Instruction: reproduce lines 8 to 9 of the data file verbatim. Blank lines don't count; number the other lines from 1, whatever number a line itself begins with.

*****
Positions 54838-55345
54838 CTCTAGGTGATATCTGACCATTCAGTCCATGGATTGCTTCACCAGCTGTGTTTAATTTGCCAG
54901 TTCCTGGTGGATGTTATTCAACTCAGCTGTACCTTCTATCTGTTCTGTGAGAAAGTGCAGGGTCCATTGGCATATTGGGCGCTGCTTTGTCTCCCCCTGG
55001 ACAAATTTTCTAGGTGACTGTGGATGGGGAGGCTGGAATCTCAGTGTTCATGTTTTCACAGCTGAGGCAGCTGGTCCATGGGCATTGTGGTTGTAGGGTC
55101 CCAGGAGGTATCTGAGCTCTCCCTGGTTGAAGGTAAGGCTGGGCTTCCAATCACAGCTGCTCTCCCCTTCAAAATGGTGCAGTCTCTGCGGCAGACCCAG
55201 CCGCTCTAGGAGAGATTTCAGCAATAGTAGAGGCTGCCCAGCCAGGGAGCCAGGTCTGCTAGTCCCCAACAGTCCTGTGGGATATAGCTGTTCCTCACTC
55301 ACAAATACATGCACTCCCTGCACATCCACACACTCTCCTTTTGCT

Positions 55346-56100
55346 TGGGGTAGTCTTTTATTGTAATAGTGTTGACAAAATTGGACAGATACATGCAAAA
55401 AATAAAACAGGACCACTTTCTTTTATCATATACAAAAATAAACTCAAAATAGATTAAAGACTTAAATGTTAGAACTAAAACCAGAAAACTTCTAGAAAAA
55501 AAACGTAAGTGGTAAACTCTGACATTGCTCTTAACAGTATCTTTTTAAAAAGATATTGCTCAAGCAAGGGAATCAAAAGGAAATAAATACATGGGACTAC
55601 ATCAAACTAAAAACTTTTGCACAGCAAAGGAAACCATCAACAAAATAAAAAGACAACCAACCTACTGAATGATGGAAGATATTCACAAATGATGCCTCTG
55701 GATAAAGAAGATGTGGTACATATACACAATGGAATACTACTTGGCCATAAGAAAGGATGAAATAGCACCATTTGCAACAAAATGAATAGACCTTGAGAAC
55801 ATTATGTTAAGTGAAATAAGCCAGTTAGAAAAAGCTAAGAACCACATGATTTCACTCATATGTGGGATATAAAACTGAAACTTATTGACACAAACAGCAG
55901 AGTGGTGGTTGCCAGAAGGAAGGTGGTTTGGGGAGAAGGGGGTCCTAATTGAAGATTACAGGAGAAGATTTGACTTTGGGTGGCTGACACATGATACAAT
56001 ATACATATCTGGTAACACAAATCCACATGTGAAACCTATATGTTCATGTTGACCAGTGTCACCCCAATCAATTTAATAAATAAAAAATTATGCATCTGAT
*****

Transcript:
Positions 55346-56100
55346 TGGGGTAGTCTTTTATTGTAATAGTGTTGACAAAATTGGACAGATACATGCAAAA